1 Gaps and generics in the blind review process
Journals intend reviews of submissions be blind in order to ensure non-biased treatment of the material under consideration. The main assumption supporting this approach is that when work is presented anonymously, reviewers will set aside judgments concerning the race, gender, age, professional status etc. of the author considered. To provide an image of the reviewer’s mind on this model, it is as if one found an empty space where one previously found opinions about such matters. Call this the gappy thoughts model of blind review.
Blind reviewers do not have gappy thoughts. The content that otherwise would have been associated with an author remains filled. But it is filled generically.
Suppose a professor teaching a mixed graduate and upper-level undergraduate course grades course materials anonymously. Suppose further that in this class, upper-level undergraduates outnumber graduates by a factor of roughly 2 to 1. In this situation, for any given paper, the professor will be somewhat more likely to assume the work he is grading was written by an undergraduate, unless content strongly suggests otherwise. And so, for instance, sentential ambiguities will be more liable to be understood in a way that assumes less, rather than more understanding on the part of the student.
Similarly, if a reviewer assumes that most submissions to the journal requesting her feedback are term papers written by graduate students, she will be more apt to suppose grad student authorship in ambiguous cases. Conversely, if the reviewer assumes that only established scholars contribute to the same journal, she will be more apt to assume – perhaps consciously, perhaps not – that the paper written on topic x by so-and-so’s doctoral student was written by his mentor.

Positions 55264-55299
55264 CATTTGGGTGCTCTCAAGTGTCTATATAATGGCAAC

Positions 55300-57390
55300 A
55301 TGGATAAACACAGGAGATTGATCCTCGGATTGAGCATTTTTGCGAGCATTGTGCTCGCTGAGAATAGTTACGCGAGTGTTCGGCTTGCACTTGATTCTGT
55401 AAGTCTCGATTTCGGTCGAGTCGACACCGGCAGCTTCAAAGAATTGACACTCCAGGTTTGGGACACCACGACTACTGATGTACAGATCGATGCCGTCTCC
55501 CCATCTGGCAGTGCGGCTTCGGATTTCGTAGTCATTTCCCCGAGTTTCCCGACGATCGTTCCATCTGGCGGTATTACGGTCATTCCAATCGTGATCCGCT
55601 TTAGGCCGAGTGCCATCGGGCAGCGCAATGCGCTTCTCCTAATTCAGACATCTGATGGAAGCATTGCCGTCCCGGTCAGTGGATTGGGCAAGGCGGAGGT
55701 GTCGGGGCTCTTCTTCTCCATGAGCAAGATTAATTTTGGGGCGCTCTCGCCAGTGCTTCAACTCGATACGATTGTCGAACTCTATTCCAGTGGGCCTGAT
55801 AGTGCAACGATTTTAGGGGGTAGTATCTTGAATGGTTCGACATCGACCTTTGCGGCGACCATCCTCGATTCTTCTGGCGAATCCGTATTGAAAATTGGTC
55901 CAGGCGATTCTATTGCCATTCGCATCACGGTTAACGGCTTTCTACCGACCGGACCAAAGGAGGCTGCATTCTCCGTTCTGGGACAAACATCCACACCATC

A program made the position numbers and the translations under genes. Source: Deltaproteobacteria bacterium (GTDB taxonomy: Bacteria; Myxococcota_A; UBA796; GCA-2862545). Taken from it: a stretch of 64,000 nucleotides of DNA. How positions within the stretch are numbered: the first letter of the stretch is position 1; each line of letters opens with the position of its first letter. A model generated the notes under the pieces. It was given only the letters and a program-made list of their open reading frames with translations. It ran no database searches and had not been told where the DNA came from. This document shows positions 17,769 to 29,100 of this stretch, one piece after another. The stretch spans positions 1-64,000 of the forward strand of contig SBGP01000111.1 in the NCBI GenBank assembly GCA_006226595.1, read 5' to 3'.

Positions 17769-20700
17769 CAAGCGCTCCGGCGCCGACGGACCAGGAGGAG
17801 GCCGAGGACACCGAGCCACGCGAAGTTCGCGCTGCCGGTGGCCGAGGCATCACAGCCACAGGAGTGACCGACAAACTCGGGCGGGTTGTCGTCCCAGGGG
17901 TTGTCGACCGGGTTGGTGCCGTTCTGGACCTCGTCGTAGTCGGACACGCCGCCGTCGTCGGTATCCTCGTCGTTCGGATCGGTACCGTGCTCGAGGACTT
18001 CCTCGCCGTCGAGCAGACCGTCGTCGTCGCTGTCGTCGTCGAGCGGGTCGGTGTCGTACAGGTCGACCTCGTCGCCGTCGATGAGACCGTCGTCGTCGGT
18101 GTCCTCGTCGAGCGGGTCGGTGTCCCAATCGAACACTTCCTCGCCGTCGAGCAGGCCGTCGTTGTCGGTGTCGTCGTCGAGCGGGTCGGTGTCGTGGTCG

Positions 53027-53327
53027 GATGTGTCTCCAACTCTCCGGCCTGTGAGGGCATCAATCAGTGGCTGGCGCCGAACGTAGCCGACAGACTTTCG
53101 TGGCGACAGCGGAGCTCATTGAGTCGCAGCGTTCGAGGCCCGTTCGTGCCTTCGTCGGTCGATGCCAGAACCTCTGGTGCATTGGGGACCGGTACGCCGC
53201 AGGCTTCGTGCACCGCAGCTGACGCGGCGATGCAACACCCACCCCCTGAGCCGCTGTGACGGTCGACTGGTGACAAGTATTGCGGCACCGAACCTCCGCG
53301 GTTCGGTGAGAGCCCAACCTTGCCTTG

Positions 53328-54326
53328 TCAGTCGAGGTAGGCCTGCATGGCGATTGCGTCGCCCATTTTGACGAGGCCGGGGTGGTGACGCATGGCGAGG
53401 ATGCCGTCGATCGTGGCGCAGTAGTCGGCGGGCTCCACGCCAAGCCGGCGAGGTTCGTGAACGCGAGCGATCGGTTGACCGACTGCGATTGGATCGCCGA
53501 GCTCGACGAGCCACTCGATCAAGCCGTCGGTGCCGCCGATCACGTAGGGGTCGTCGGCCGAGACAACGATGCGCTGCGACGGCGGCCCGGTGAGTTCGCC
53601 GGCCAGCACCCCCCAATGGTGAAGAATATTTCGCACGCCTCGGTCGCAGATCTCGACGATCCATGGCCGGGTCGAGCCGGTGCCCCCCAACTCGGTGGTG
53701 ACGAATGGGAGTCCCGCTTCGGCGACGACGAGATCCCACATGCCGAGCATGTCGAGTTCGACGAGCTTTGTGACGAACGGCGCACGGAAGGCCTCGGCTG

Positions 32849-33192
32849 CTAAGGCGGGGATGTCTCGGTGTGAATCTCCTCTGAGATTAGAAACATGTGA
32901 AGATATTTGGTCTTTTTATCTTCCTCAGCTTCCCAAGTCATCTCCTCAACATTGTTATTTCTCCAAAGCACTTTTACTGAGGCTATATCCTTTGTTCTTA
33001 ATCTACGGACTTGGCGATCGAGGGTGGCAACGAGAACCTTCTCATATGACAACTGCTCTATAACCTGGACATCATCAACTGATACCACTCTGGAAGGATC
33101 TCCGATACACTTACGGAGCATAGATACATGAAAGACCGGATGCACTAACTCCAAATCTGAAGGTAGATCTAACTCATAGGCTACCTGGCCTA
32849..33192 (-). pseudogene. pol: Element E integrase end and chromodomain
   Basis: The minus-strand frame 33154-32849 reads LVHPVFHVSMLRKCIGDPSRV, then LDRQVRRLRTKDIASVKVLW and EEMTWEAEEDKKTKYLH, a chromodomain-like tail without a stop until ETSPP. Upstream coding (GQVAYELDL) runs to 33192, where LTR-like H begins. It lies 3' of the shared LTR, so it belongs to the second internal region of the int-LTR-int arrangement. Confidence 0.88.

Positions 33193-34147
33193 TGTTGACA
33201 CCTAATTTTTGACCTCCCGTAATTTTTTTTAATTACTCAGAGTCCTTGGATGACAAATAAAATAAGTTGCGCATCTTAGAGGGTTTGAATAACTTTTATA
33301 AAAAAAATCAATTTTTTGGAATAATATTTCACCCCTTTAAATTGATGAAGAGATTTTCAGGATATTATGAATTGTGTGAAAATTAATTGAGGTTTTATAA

More generally, the practice of blind review doesn’t essentially contribute to the diversity of philosophy, if by this we understand something more than the adoption of majority standards by non-dominant groups. Instead, it encourages non-dominant groups to conform to the style and substance of the dominant group: it encourages conformity to the generic. Thus, blind review tends toward a stronger kind of equality than its intended aim would suggest: sameness.
2 The situation of blind review with respect to the author and authorship
Anonymity tends toward irreverence. For proof of this, see the internet. Therefore, work encountered anonymously that does not conform to the standards of the philosophical community is more likely to be judged as failing to meet those standards than challenging or surpassing them. This is part of why authors try to subvert the blind review process in all the ways listed here. Established scholars may do so, for instance, via conspicuous self-citation. Less established scholars may do so by circulating their work among more established scholars, or by publishing drafts on sites like academia.edu, where they can get feedback from interested readers.
Two likely consequences follow.
First, to the degree that it is flouted, blind review may end up hurting the very people it intends to help: less established or otherwise marginalized scholars without strong connections to others in their field, given that such people are the most likely victims of the irreverence frequently accompanying anonymity.
Second, assuming that the values of a group are more likely to be internalized by those on the margins seeking its acceptance than those squarely in it, marginalized members would be less likely to do things that might undermine the egalitarian ideals the process of blind review intends to support. And so, for instance, they would be less likely to do some of the very things that would help them – for instance, sharing their work with others – for fear of undermining the aims of the blind review process. In this way, we witness a tension between two growing aspects of both academic philosophy and culture at large: the strong egalitarianism embodied in western liberal notions of fairness, and the strong communitarianism present in the ever-increasing connectedness of our world.
The hidden link tying together the whole process may well be this: the ideal of the scholar as solitary genius. This is likely the background assumption without which it makes little sense: to discourage interaction, rather than encourage it; to assume that reviewers will take a positive, reverent attitude toward an author, rather than a more vulgar stance; to expect inspired but remarkably different viewpoints to traditional questions to be celebrated rather than denigrated.
 This isn’t to say that blind review should be abandoned. It may still be the best viable alternative among many bad options.